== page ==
No Man’s Sky has been the subject of much controversy since its launch back in August, as many of the game’s advertised features were not present at launch, and some are still not available even after the game’s first massive update. After receiving numerous complaints of false advertising, the UK’s Advertising Standards Authority launched an investigation into Hello Games’ marketing for No Man’s Sky, specifically focusing on whether or not the game’s Steam page was misleading. After a two month investigation, the ASA has ruled in favor of Hello Games.

The ASA’s investigation into the Steam page tackled multiple allegations of misleading advertising, including complaints about the user interface and aiming systems, missing structures, large-scale battles, spaceships and sentinel behavior, animal behavior, graphics quality, speed of galaxy warping, loading screens, trade convoys, and factions. The ASA ruled that none of these complaints were a breach of advertising code.

“We understood that the screenshots and videos in the ad had been created using game footage, and acknowledged that in doing this the advertisers would aim to show the product in the best light. Taking into account the above points, we considered that the overall impression of the ad was consistent with gameplay and the footage provided, both in terms of that captured by Hello Games and by third parties, and that it did not exaggerate the expected player experience of the game. We therefore concluded that the ad did not breach the Code.”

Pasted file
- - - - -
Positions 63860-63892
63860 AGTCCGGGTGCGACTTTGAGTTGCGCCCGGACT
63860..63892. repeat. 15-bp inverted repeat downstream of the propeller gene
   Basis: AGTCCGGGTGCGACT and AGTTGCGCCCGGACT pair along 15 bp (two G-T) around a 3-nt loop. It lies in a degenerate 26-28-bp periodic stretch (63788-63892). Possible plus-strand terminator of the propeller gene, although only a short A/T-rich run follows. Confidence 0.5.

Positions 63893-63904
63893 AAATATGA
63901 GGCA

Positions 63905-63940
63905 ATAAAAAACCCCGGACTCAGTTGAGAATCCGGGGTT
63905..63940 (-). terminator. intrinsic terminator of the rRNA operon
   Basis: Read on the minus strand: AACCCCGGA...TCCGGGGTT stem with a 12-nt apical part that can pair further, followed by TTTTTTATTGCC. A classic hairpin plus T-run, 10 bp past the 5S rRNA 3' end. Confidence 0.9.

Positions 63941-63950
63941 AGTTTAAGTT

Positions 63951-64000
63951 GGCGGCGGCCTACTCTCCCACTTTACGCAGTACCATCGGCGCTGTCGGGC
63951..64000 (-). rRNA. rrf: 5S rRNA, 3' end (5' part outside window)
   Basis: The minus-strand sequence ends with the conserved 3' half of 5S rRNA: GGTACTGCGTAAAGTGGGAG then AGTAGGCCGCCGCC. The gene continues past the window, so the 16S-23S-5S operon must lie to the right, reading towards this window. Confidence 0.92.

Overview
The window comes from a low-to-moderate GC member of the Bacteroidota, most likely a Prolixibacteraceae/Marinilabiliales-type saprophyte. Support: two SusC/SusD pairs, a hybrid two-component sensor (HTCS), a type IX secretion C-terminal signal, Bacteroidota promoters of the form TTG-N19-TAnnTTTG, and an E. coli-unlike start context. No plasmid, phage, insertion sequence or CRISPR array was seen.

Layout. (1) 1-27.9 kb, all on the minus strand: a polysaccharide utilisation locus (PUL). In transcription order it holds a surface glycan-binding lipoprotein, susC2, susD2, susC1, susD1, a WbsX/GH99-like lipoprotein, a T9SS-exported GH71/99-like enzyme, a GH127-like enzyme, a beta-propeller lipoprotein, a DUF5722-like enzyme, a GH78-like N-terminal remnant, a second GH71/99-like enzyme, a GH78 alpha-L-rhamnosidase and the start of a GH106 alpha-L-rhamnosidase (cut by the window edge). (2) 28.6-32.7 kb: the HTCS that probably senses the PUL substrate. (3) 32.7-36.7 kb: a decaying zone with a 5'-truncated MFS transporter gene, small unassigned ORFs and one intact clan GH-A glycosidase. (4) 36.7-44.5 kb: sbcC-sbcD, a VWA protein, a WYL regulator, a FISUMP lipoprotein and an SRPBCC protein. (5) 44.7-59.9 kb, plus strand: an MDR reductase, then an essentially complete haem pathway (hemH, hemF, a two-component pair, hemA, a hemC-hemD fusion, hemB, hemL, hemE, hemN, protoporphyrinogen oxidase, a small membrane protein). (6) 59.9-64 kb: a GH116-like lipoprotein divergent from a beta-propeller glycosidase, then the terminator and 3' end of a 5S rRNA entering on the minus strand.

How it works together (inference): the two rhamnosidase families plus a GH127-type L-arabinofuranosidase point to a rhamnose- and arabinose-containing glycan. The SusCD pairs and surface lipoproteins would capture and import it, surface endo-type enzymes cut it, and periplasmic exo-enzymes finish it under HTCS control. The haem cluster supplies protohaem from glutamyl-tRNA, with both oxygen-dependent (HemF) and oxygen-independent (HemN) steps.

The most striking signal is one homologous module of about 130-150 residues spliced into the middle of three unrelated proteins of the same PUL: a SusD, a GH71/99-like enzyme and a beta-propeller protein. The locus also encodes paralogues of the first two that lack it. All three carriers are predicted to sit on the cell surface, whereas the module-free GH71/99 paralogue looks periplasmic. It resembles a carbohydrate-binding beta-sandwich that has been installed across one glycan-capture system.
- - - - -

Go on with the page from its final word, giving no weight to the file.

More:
While much of the content featured prominently in the game’s screenshots and trailers is extremely rare, the ASA has ruled that this is simply due to a combination of the procedurally generated nature of the game and Hello Games’ advertising casting the game in the best light.

“This computer process embodied algorithms that determined, for example, the probability of a player encountering a creature with a particular physiology, exhibiting a particular behaviour or existing in a particular habitat. They said the game contained 18 quintillion planets, each with its own terrain, weather, flora and fauna, and was effectively infinite in size or scope. It was unique, therefore, in that the user experience was not scripted and each user would have their own individual experience.

“Hello Games said that, as each user’s experience would be very different, it would be difficult to recreate the exact scenes from the ad. However, they believed it was fairly straightforward to locate content of the type shown in the ad and to demonstrate that such content was commonly experienced by all users who played NMS for an average period of time.”

Do you agree with the ASA’s ruling? Let us know your thoughts in the comments below.

Source: ASA (via Polygon)

Our Verdict

Ben Lamoreux


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